Prominent Bombay-based lawyer AG Noorani, in an article titled “Article 35A is beyond challenge” writes: “Will that amendment (35A) also be challenged as being violative of “the basic structure” of India’s constitution? For that matter, the others on Nagaland and Mizoram too, to mention two? However, while they were all enacted under Article 368 by parliament in exercise of its amending power, Article 370 is part of the constitution of India as it was enacted on 26 November 1949. And Article 35A flows inexorably from it. It is now 64 years old and only sanctifies the Maharaja’s Notification of 20 April 1927 which defines state subjects and their right to hold property. Article-6 of the Constitution of Jammu and Kashmir, enacted on 17 November 1956, puts its seal on that notification explicitly (vide Clause ). So, did the Delhi Agreement of July 1952 between the prime minister of India Jawaharlal Nehru and the prime minister of J&K, Sheikh Muhammad Abdullah. Kashmir would never have acceded to India, even in its hour of peril, if it knew that decades later communal minded persons would want to wipe out that notification which Article 35A sanctifies”.
Article 35A is inextricably linked to Article 370, which was present in the original constitution when it was adopted by Indian parliament. It was not an amendment incorporated in an already existing constitution. The Maharaja entered into Accession Instrument under the Government of India Act 1935 that provided for such accession for states which were not subject to the Act of 1935. Noorani writes, “Everyone knows that the federal part of the 1935 Act never went into force because the princes refused to sign the IAs. Only the part on provincial autonomy in British India and responsible government came into force”.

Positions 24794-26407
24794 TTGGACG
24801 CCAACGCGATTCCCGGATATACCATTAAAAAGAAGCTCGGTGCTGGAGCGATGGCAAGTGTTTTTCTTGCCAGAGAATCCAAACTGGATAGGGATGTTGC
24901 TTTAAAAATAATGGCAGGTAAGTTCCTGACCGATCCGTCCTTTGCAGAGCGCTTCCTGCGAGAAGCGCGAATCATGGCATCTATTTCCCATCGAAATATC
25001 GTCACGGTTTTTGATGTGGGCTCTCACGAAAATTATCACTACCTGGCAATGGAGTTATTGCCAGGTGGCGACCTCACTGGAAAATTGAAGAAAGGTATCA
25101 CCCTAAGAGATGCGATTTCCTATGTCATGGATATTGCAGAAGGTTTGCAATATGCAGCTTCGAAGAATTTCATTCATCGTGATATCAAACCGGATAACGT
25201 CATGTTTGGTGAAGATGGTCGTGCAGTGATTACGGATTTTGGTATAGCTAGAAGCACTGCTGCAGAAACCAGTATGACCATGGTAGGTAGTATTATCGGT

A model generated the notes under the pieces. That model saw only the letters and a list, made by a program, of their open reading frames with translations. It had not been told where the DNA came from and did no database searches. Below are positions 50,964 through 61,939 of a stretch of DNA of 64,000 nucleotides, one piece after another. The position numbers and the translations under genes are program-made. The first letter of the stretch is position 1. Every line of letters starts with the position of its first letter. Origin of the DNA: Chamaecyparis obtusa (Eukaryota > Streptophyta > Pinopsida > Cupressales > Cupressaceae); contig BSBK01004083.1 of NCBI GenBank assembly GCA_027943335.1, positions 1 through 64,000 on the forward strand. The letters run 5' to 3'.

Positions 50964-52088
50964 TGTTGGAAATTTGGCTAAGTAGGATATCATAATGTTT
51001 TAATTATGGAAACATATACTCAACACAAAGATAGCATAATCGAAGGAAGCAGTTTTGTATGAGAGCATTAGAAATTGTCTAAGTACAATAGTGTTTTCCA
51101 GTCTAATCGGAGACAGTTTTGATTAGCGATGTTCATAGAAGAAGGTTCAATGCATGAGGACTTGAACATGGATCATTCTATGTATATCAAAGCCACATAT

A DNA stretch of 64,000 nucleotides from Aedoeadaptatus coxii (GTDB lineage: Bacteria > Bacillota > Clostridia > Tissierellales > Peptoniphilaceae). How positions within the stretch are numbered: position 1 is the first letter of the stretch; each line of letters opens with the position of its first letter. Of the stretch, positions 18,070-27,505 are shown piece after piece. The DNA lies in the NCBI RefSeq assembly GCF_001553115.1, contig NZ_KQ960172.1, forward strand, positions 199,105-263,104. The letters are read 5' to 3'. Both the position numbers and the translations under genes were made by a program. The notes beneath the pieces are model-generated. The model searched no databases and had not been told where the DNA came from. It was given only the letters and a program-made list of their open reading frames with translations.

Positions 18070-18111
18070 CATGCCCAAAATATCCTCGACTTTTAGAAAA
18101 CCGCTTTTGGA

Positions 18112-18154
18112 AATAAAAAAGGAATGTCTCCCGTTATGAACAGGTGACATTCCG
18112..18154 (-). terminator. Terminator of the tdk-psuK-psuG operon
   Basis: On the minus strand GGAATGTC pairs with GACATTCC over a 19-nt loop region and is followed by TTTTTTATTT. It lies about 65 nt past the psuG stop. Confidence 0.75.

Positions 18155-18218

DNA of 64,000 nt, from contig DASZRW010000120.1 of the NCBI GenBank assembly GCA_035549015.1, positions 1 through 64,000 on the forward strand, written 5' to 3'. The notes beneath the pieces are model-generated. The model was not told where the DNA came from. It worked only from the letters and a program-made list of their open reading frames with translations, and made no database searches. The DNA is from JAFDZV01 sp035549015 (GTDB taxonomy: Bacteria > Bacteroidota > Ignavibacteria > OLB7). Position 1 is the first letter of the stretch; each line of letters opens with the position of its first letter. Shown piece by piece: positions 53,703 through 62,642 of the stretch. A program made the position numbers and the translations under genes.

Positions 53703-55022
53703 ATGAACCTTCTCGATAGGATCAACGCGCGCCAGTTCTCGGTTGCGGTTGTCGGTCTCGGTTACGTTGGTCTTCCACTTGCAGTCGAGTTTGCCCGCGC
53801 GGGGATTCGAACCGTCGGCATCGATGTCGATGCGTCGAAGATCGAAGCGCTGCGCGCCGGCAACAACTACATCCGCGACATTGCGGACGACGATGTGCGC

A more basic issue to contend with is that of the sovereignty that Maharaja enjoyed while negotiating the Accession Instrument (AI). After the preamble that specified and recognised the provision of accession under the Act of 1935, the Maharaja declares: “Now, therefore, I, Shriman Indar Mahandar Rajrajeshwar Maharajadhiraj Shri Hari Singhji, Jammu Kashmir Naresh Tatha Tibbet adi Deshadhipathi, Ruler of JAMMU AND KASHMIR State, in the exercise of my sovereignty in and over my said State, do hereby execute this my Instrument of Accession” [Emphasis added].
The actual clauses of the AI, at every step, keep asserting and affirming Maharaja’s sovereignty, and included the following: (1) the Dominion authority is subject to the terms of AI; (2) only those matters included in the schedule to 1935 Act were allowed for Dominion legislature; (3) the terms of this agreement shall not be varied by any amendment of 1935 Act or Indian Independence Act 1947 unless accepted by me through a supplementary AI; (4) no law shall be made by Dominion legislature to compulsorily acquire land in the State and if needed for its purpose, I will provide at such cost as may be agreed; (5) nothing in this agreement commit to me in any way to acceptance of any future constitution of India or to fetter my discretion to enter into arrangements with the government of India under any such future constitution; finally, and perhaps most importantly, the penultimate clause seals the question of sovereignty: Nothing in this Instrument affects the continuance of my sovereignty in and over this state, or, save as provided by or under this instrument, the exercise of any powers, authority and rights now enjoyed by me as ruler of this state, or the validity of any law at present in force in this state. [Emphasis added]
This, then, is the historical context in which the state of Jammu and Kashmir acceded to Indian Union. The people of the valley know too well that the coercive power of the Indian Union was so overwhelming that they couldn’t successfully oppose it. But now they are faced with a situation where the government seems determined to remove the semblance of constitutional governance in the state of Jammu and Kashmir. The abdication of Union government to contest the petition leaves only the government of J&K and perhaps some far-sighted legal experts to help the Supreme Court to arrive at the correct interpretation of the law and the historical context that led to its evolution. Any missteps in this subtle matter would have extra-ordinary consequences for the peace and tranquility in the state of Jammu and Kashmir.